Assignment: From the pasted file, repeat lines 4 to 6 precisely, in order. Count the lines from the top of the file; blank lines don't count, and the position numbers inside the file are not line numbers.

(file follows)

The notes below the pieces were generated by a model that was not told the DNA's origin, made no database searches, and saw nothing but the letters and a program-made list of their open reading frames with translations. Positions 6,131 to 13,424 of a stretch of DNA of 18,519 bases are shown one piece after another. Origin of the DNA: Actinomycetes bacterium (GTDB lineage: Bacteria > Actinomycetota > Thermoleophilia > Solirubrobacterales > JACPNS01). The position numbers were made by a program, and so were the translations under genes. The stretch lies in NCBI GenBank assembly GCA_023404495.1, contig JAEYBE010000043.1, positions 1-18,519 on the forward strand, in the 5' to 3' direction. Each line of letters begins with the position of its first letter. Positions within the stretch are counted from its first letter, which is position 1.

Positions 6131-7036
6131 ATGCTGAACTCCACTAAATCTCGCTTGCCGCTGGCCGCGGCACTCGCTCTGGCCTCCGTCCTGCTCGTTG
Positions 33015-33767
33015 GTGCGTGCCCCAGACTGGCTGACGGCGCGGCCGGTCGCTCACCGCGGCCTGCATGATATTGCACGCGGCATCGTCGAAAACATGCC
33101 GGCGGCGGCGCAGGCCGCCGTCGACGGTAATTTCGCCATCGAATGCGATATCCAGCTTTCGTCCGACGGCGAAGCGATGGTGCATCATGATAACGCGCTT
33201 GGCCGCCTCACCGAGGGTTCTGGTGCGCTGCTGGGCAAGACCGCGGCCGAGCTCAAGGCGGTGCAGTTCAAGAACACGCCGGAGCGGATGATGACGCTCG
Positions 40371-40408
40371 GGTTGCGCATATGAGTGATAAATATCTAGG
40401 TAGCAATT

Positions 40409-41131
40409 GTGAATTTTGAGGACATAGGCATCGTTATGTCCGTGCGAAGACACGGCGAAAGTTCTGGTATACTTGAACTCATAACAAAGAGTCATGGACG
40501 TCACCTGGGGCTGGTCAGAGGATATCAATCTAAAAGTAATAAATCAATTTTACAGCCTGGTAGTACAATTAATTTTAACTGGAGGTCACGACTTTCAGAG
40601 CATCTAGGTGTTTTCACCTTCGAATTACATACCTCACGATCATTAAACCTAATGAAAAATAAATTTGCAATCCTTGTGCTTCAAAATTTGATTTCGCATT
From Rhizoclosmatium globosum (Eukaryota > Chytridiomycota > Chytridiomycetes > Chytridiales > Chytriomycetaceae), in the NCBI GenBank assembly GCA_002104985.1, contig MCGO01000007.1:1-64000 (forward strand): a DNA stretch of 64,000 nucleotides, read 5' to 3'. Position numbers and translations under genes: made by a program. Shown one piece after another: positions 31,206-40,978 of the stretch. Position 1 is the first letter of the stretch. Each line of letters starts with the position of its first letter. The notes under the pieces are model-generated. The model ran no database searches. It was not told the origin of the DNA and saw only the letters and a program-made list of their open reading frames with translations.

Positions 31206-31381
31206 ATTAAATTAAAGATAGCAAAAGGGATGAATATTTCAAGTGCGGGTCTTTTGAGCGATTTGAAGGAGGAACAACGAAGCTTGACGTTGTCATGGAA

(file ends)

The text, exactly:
Positions 33015-33767
33015 GTGCGTGCCCCAGACTGGCTGACGGCGCGGCCGGTCGCTCACCGCGGCCTGCATGATATTGCACGCGGCATCGTCGAAAACATGCC
33101 GGCGGCGGCGCAGGCCGCCGTCGACGGTAATTTCGCCATCGAATGCGATATCCAGCTTTCGTCCGACGGCGAAGCGATGGTGCATCATGATAACGCGCTT